The dollar index broke down to its weakest level since Dec 2014 yesterday. Despite Fed rate hikes and hawkish forward guidance, every bounce is sold as former fund manager Richard Breslow warns, for get all that, "This looks like the far more worrisome and potentially long-lasting effects of global reserves being consciously built up and allocated in a more widespread fashion."
As a gross generalization, I think it’s fair to say that I tend to put a dollar positive spin on things.
Which is kind of odd, since I’m sure I have made more money over the years being short rather than long.
With the absolute exception of that great fun for dealers, not so much for anyone else, episode of the Asian financial crisis. My predilection may be an adolescent rebellion against my seniors who told me way back when that I’d never amount to anything nor enjoy the benefits of a Plaza Hotel lifestyle if I didn’t get it through my head that the dollar was going down.
At the moment, the dollar looks just awful. Yet it remains very tempting to want to call the turn. After all, based on so many of the more obvious metrics it should be a buying opportunity. Especially at these discounted prices. But the fact that it’s so, and we are here, suggests a potential problem. If it is going to move higher it had better get started pronto.
The dollar index is hovering above some nice chart points. Ordinarily, I’d be drawing the horizontal lines to demonstrate it. But frankly, they look stale to me. And perhaps even random given the facts now versus those of the early days of the previous administration.
Of more immediate interest is how the dollar is trying to leak through some pretty decent long-term moving averages. I’m talking monthly and quarterly, not the last week and a half. And yes, I fully realize that it’s early days and mood swings can be extreme at this time of year.
The most constructive thing I can say from a technical point of view is that the momentum of the latest selloff seems to have waned. On the other hand, the dead cat bounces have yet to inspire.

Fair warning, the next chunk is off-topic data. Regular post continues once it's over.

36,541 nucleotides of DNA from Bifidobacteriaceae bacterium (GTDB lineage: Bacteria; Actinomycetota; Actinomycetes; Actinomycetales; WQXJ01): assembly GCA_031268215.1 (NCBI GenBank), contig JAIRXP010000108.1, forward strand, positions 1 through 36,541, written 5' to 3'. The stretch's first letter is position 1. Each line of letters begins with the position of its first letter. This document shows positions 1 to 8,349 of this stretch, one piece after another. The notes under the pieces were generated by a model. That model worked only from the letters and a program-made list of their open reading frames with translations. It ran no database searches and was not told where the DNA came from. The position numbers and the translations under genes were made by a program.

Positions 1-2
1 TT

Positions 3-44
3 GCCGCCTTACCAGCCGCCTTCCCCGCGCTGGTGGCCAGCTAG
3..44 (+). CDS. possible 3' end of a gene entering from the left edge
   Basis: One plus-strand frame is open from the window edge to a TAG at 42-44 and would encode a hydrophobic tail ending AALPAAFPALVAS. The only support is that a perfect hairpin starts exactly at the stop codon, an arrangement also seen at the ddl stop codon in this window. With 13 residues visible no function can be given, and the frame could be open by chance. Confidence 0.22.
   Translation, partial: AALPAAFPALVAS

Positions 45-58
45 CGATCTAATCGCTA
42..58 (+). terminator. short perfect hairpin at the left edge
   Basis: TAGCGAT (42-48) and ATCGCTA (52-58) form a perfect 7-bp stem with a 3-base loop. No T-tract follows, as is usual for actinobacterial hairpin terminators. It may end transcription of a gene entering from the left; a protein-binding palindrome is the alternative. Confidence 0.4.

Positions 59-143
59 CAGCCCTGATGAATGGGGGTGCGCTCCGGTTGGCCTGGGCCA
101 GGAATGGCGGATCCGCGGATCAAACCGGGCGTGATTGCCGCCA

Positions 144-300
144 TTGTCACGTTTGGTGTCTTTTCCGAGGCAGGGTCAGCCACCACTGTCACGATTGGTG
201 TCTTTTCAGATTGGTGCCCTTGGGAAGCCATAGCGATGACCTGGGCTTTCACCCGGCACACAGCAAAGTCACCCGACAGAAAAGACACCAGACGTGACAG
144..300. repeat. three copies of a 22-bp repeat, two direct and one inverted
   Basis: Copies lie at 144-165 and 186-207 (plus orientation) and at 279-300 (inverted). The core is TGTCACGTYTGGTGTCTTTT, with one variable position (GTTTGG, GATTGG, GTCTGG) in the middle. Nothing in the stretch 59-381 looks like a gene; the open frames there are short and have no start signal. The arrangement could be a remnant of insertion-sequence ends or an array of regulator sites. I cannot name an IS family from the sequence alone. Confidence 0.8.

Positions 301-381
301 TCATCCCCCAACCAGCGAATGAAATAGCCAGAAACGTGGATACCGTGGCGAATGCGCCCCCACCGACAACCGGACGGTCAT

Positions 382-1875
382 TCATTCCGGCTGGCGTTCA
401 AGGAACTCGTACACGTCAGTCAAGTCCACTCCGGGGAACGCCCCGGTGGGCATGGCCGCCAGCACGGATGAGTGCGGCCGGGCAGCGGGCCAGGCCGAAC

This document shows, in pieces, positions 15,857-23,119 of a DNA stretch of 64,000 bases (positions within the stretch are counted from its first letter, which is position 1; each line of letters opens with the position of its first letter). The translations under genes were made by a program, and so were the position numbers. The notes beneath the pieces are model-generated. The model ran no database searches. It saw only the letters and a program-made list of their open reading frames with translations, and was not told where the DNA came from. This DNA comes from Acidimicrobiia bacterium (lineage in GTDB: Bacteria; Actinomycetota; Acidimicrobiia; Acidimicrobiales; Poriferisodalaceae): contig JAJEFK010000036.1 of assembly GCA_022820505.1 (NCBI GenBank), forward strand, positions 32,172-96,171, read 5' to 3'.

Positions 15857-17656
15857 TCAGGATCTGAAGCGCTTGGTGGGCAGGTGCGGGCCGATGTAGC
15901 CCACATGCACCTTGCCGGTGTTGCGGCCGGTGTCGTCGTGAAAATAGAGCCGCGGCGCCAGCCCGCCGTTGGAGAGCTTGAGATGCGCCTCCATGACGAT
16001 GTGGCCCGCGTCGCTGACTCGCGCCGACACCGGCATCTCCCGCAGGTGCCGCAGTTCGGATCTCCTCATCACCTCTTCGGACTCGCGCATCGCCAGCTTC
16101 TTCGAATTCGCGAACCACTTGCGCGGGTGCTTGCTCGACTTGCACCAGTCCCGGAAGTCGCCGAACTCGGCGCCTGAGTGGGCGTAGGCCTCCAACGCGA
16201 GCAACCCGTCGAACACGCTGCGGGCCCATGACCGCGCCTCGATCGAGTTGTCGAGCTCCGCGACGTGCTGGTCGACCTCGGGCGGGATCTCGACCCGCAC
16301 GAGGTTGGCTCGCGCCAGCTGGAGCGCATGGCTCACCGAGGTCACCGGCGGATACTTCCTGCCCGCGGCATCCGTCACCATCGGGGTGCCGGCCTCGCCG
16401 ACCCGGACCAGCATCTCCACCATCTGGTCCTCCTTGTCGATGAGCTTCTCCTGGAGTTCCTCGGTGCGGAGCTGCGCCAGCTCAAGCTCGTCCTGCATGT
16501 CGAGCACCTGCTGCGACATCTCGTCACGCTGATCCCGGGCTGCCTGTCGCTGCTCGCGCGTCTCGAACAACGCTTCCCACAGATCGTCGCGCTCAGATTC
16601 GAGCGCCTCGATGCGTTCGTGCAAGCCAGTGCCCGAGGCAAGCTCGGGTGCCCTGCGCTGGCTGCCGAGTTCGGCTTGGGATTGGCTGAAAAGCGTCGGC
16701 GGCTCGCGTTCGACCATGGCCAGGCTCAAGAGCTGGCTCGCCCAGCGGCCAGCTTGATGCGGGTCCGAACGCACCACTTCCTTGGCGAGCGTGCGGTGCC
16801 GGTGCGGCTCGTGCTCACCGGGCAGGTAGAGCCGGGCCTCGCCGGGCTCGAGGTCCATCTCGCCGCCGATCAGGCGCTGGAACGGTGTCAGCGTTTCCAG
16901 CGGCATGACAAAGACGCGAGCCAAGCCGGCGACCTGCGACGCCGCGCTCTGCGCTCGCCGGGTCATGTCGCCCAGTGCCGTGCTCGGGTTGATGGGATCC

Put rate hikes, growth rates and the like aside for the moment. Let’s also not cite the twin deficits. This looks like the far more worrisome and potentially long-lasting effects of global reserves being consciously built up and allocated in a more widespread fashion.
It represents a crisis of confidence about the global reserve currency and country. Spend some time overseas and you won’t be surprised. It certainly doesn’t look or feel like some traders are getting too far out over their skis.
I can’t help but idly speculate whether the global reserve build up is a good thing because it increases the safety net, or problematic because central bankers worry that they’ll need it. In any case, how this plays out will have a much more important effect on the dollar’s prospects than whether the Fed does two or three more hikes.
The irony of it all, is we are all waiting for pushback on dollar weakness. Traders can’t wait to hear from ECB President Mario Draghi next week. Yet if it’s official purchases of non-dollar currencies contributing to what is going on, their protests will wring a bit hollow. Sort of like the irrational exuberance warnings about asset prices from monetary policy-makers who continue to buy right on schedule.
We’ll see where this goes but we need to make sure the debate centers on the actual drivers at hand.